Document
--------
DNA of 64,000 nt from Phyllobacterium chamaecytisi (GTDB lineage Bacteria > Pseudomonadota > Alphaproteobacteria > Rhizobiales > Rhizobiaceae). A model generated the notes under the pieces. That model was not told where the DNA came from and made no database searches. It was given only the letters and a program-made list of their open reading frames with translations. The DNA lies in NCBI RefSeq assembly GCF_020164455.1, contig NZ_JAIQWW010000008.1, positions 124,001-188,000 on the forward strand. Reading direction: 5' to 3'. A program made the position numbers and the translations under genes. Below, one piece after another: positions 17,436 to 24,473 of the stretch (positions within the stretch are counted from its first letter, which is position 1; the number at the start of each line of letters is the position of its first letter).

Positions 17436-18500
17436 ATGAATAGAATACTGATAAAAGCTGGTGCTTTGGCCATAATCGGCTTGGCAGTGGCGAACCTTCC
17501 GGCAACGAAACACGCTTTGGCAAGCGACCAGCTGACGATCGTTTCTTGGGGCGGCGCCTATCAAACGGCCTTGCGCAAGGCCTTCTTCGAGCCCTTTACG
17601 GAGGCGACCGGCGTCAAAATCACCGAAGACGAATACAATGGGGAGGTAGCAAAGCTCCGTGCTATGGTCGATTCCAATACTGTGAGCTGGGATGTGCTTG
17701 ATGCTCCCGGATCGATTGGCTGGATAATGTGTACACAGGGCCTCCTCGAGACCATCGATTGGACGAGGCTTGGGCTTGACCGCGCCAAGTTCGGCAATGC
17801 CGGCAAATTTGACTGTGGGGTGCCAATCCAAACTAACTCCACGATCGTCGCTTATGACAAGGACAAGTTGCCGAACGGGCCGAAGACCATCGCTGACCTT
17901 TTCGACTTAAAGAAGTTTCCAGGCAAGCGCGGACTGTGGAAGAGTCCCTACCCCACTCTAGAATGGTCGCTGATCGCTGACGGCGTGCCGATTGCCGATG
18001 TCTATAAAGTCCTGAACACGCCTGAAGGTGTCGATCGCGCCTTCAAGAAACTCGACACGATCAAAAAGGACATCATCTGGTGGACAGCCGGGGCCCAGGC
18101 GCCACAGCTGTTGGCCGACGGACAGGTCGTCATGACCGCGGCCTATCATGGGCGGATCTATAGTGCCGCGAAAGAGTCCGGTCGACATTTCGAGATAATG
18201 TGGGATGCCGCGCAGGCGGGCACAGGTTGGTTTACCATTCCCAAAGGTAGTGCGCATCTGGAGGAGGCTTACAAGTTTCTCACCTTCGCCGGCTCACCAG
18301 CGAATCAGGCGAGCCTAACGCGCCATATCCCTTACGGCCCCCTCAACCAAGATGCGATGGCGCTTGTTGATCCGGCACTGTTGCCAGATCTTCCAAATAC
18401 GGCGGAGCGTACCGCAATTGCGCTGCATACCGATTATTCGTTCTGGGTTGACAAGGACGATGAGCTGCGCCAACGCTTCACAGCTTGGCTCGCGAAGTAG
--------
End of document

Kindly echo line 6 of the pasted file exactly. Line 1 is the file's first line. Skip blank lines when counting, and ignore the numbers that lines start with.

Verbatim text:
17701 ATGCTCCCGGATCGATTGGCTGGATAATGTGTACACAGGGCCTCCTCGAGACCATCGATTGGACGAGGCTTGGGCTTGACCGCGCCAAGTTCGGCAATGC